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There's no ethical problem with a store selling rare or effectively out-of-stock games for more than the MSRP. The MSRP is only a suggestion, and it only makes sense to use MSRP as a baseline when the manufacturer can supply enough units to reasonably meet the demand at that price.

With supply and demand as far out of sync as they are with Gloomhaven, someone is going to make some profit moving copies around to the people who are willing to pay the most for them. Frankly, I'd prefer to have the publisher or game stores get the extra profit, so they can use the profits to keep making or distributing great games.
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George Louie
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This question comes up all the time...

I think its wrong, but that's the way the market works.. I'm not as adverse to it with a brick and mortar FLGS doing it, as with larger online retailers..

I've seen CoolStuffInc show an item as out of stock on their website, but their Amazon.com storefront can have multiple copies of the same game for $100 over retail.

I sent them an email about it, and they told me that the stuff on Amazon comes from an alternate supply source. my issue is that there is nothing keeping them from buying their own stock and setting it aside for their Amazon storefront to sell at inflated prices and calling that an alternate supply source..

I know it makes no difference if its a OLGS, or a brick and mortar FLGS, but it just seems worse to me when the OLGS does it..
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Jason Daly
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Thanee wrote:
So, you would prefer them to offer the game for the regular price, so someone else can buy all their copies and offer them for a massively inflated price instead?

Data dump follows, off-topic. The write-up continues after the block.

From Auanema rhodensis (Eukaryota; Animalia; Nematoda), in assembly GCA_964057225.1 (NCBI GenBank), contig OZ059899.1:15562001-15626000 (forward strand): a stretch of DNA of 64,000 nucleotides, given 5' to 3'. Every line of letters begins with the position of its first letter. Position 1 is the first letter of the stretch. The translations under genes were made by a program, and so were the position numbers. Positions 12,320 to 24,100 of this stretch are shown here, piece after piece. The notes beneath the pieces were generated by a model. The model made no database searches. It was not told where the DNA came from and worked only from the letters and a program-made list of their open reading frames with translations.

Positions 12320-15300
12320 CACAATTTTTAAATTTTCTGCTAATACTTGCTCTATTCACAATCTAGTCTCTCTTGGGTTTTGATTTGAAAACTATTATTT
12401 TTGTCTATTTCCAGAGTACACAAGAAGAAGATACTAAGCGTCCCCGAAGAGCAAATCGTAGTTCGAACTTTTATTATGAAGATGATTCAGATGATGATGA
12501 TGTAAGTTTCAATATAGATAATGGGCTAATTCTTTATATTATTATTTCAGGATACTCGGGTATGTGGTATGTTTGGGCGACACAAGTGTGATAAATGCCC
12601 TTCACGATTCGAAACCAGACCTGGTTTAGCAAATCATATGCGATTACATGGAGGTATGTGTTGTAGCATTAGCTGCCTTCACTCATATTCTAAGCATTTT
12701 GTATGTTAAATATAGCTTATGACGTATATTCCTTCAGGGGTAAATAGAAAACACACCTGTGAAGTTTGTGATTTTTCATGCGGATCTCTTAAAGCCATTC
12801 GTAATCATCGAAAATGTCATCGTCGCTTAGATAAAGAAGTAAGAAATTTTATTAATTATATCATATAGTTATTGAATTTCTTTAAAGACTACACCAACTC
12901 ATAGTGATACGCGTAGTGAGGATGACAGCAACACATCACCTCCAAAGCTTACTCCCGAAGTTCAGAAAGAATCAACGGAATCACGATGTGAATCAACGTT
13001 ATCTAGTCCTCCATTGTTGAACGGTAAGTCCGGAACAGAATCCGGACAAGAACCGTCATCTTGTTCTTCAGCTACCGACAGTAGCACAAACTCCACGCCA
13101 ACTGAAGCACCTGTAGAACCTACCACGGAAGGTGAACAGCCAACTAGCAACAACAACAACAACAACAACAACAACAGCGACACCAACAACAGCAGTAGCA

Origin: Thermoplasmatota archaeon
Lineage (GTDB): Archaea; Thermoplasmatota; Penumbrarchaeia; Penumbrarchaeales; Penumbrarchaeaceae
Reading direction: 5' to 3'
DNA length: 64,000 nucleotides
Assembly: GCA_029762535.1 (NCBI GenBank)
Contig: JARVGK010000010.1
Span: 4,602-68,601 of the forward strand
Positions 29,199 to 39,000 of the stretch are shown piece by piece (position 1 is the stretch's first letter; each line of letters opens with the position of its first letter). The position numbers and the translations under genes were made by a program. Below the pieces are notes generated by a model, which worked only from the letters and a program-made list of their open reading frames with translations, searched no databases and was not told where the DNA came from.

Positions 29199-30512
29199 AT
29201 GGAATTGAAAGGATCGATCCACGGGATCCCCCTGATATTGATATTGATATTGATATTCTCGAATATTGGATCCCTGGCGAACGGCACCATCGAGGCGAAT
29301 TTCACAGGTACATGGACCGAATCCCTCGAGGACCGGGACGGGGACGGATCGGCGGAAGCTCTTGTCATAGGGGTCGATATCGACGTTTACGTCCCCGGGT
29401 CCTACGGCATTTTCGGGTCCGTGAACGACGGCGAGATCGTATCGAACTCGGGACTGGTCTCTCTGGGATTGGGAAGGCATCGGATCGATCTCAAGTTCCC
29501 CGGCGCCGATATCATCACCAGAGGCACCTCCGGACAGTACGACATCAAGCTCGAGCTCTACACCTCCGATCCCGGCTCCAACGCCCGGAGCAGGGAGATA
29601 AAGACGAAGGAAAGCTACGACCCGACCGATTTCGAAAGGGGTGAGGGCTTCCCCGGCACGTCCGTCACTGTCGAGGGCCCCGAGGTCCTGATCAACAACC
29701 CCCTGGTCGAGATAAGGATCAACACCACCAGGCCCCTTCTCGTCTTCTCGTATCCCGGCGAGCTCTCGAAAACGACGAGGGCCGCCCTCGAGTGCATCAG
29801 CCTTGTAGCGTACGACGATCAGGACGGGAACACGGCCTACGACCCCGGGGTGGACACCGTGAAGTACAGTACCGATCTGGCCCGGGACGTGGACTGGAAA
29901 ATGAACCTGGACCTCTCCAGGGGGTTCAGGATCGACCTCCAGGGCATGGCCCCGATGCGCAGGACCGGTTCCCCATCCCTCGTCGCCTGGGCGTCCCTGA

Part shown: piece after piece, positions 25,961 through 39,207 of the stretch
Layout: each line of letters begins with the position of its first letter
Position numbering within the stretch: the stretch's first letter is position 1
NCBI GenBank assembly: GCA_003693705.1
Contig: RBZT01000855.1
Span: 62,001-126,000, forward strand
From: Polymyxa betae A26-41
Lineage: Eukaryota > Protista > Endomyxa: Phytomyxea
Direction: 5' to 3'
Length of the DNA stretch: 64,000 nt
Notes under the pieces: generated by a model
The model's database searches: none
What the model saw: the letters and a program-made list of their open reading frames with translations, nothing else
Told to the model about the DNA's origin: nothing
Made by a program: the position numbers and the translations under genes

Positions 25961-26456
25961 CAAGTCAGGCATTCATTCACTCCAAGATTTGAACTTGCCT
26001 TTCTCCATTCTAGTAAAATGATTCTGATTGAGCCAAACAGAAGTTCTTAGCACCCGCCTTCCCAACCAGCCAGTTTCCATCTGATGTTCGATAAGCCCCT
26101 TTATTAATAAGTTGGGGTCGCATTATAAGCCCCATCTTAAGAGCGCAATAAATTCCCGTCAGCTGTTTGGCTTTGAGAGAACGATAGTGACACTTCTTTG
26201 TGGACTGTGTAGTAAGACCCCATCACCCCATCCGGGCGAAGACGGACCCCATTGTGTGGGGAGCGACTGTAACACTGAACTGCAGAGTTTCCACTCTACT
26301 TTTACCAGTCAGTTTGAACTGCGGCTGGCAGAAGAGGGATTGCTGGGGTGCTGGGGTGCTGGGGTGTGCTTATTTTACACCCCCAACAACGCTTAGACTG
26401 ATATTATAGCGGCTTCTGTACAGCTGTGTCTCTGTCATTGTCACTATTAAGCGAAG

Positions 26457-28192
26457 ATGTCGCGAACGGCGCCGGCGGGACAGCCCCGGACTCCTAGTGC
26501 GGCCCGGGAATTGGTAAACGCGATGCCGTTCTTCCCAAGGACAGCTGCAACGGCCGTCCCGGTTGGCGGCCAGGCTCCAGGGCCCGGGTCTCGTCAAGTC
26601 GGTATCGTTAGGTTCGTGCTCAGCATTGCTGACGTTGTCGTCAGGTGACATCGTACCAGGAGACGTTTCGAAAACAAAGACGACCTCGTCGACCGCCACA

At first I had mixed feelings about this, but you nailed it right there.
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Steve G
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I guess its fair game then. It seemed a bit of a grey area to me, but I guess not. whistle
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Mike Jones
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Kinverbgc wrote:
I guess its fair game then. It seemed a bit of a grey area to me, but I guess not. whistle


As some one that said it's alright. I will give you that it is 'grey area'
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James C
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Get off my lawn wrote:
Market value is ethical.


Agree.
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Nicholas Krause
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Does it stink for you? Yes. Does it make perfect sense for the shop owner? Absolutely. That owner probably has an ebay or amazon sellers account and as that products hanging out in his shop has it listed online for the going rate. If he can make 160 bucks on a game instead of 40 why shouldn't that owner do so? Chances are they make less money than you. Chances are they're struggling to stay afloat. It only makes good sense for them to make the most money that they can. That being said, if you truly think you deserve to buy it at MSRP, (Manufacturer's Suggested Retail Price, then make an appeal to the owner. Let them know that you've been a good an loyal customer for x many years spending lots of money in their shop and if would mean a lot to you if you could pick that game up at MSRP or if not MSRP at least close to it. If all of those things are true then chances are the shop owner will do just that. If after your appeal they still won't then maybe you should rethink your relationship with that store. If your business isn't valuable then feel free to buy online. What goes around comes around. That being said, if you aren't a loyal customer, if you don't spend a a lot of money there over the course of a given year, then he almost obligated to his business to not give it to you for MSRP. After all there's being nice and there's being an idiot.
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Boaty McBoatface
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Get off my lawn wrote:
Market value is ethical.
True, but how you create it may well not be.

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Michael Drog